Isn't it time for a consumable network fabric?

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Empowering data center operators with open network fabric
Data centers have been built around consumable compute and storage resources for decades. However, the network and switches needed to support this were not included. Because of this, hyperscalers ran into scaling limits and, for some time, have been building networks that attempted to meet the demands of both compute and storage. Network equipment vendors have been slow to follow that suit; perhaps because their businesses were built around selling purpose-built hardware.

About the author Erwan James is Principal Solutions Architect and Regional Product Line Manager for Nokia's Global Webscale business.

The time has come for network vendors to shift their thinking though. As data center interconnect and distributed edge clouds become the norm — especially for servicing enterprises that embrace Industry 4.0 — it is time for switches to become more consumable. In other words: to have the ability to adapt to the ever changing needs of the compute environment.

Emerging demands

COVID-19 illustrated that, even with basic IT-based service consumption, network traffic patterns can shift dramatically as a result of sudden large-scale transitions; in this case, toward remote work and an explosion of consumer-led video and gaming services.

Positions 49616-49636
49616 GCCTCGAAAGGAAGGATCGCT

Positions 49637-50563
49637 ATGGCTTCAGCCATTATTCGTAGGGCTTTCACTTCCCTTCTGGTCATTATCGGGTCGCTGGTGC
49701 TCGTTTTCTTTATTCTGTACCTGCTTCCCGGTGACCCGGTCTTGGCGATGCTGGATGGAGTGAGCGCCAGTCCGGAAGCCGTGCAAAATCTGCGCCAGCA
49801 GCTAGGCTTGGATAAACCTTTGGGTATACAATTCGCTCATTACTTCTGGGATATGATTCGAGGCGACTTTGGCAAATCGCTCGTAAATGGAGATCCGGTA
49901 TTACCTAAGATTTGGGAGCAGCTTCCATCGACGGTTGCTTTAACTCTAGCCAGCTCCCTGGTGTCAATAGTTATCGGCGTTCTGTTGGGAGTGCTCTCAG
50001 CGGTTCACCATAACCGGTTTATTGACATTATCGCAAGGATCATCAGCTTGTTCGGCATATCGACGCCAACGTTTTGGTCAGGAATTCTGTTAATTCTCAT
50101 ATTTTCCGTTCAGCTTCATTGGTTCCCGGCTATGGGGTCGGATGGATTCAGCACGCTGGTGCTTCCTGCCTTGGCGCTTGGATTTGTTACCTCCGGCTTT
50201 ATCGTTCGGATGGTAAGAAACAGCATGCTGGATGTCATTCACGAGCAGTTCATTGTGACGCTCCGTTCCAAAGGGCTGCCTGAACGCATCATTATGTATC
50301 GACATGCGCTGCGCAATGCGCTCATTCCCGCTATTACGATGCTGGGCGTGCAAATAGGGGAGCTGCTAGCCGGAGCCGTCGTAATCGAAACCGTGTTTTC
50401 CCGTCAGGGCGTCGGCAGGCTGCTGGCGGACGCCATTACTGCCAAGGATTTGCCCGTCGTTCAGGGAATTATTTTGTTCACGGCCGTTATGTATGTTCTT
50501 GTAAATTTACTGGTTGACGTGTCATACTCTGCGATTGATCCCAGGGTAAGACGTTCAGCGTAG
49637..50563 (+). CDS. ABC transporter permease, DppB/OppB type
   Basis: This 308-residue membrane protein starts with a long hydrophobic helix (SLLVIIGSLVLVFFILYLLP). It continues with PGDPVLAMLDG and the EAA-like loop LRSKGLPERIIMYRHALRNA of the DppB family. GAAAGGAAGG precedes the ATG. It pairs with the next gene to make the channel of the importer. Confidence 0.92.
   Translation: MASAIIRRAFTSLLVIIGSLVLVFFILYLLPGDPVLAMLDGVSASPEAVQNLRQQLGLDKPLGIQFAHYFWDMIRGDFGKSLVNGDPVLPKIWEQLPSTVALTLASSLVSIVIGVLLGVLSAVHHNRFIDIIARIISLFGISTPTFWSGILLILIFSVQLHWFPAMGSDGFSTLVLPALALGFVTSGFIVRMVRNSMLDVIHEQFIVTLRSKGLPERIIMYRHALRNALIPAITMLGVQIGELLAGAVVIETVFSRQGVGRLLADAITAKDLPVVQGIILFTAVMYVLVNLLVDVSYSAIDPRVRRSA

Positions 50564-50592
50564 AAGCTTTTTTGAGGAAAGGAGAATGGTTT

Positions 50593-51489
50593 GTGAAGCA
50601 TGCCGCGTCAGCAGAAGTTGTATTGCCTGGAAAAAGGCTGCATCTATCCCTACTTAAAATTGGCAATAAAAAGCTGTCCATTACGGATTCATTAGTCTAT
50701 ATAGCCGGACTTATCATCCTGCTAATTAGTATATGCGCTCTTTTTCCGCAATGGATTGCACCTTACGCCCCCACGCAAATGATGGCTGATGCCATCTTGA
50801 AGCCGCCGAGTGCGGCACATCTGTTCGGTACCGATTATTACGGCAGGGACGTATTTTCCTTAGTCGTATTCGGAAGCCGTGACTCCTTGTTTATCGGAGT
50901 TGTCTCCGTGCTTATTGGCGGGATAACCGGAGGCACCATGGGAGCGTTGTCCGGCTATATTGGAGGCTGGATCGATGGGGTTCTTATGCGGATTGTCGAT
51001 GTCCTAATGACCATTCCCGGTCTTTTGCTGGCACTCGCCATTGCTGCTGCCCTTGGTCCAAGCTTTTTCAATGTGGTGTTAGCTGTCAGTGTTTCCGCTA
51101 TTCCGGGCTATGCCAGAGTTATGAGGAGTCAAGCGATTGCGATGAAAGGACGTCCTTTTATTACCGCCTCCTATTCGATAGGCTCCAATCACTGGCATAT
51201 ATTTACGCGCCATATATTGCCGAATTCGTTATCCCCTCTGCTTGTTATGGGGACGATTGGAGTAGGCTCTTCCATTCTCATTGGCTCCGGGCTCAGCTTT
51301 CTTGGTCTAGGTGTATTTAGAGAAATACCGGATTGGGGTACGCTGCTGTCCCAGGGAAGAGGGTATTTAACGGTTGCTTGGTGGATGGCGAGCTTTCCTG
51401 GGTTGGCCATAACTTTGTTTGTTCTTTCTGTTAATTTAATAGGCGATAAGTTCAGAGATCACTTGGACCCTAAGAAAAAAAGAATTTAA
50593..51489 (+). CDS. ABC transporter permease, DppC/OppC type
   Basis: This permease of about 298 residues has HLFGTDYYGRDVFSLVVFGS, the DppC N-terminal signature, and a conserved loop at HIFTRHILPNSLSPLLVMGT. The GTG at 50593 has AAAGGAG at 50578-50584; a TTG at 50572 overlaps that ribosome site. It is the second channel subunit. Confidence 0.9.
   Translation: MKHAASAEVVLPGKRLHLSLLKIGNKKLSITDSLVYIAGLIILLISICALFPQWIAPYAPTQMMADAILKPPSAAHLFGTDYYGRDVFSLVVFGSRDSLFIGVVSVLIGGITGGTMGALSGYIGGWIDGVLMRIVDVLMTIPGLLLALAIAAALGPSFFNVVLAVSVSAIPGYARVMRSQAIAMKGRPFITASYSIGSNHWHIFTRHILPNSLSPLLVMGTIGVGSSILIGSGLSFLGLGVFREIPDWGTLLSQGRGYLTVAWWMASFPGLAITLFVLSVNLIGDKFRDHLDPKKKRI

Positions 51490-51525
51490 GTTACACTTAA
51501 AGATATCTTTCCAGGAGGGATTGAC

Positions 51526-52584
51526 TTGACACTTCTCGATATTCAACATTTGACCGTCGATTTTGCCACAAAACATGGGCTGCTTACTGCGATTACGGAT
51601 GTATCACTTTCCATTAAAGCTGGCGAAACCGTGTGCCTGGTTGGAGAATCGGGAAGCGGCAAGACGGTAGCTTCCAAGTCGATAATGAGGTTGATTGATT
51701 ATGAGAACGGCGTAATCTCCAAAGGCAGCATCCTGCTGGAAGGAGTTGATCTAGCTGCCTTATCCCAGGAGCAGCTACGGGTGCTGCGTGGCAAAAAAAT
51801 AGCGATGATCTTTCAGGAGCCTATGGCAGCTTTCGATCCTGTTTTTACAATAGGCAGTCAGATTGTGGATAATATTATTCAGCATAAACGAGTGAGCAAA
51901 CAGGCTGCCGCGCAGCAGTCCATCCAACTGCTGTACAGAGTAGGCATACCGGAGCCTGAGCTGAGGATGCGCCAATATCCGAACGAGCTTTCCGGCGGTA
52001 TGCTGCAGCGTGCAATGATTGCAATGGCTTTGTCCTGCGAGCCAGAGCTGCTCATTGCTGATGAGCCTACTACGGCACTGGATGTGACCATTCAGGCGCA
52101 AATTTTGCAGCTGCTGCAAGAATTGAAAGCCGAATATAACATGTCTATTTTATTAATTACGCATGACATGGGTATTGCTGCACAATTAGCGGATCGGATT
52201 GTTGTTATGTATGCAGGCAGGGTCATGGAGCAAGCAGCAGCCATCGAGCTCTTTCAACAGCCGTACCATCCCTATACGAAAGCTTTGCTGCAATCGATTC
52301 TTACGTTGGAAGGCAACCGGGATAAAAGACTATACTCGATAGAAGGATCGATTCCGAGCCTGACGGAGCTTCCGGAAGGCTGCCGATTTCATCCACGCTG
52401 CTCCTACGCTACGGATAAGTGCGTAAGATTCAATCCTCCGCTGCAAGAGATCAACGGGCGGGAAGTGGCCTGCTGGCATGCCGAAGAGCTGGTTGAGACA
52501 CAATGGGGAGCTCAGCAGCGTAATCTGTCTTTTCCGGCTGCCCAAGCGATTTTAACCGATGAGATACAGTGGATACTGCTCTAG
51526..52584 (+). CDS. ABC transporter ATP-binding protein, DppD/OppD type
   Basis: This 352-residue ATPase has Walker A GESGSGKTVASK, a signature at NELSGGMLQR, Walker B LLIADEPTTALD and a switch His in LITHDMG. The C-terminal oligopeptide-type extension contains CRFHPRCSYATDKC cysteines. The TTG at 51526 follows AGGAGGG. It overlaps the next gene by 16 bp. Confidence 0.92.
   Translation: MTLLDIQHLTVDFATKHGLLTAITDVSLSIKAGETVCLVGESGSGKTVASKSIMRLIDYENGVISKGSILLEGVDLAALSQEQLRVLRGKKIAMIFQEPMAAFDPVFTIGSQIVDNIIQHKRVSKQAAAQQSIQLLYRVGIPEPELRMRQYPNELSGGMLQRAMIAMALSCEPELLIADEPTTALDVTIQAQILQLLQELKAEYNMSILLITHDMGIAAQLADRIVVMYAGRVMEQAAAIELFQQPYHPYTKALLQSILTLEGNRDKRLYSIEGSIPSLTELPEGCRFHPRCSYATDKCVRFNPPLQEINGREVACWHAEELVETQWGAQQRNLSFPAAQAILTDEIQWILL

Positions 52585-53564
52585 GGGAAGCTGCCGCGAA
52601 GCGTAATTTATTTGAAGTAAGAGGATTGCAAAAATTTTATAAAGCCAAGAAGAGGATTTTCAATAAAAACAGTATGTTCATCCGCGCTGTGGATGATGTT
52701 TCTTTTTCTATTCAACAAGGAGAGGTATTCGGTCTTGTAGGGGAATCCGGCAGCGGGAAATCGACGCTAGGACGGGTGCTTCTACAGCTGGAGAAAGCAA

However, the network demand patterns for edge cloud computing services will be far more variable with Industry 4.0. And, with the shift to enterprise 5G wireless services, the network will have to adopt cloud-native principles to provide the elastic scalability needed to meet these emerging enterprise demands. Cloud, colocation and interconnection providers will only be able to successfully capture this market if they can — like today's hyperscalers — scale the network the same way they currently manage compute and storage resources.

Ideally, the network will follow many of the same practices established by data centers for other consumables. Network functions and applications should be delivered using distributed microservices on…
Erwan James
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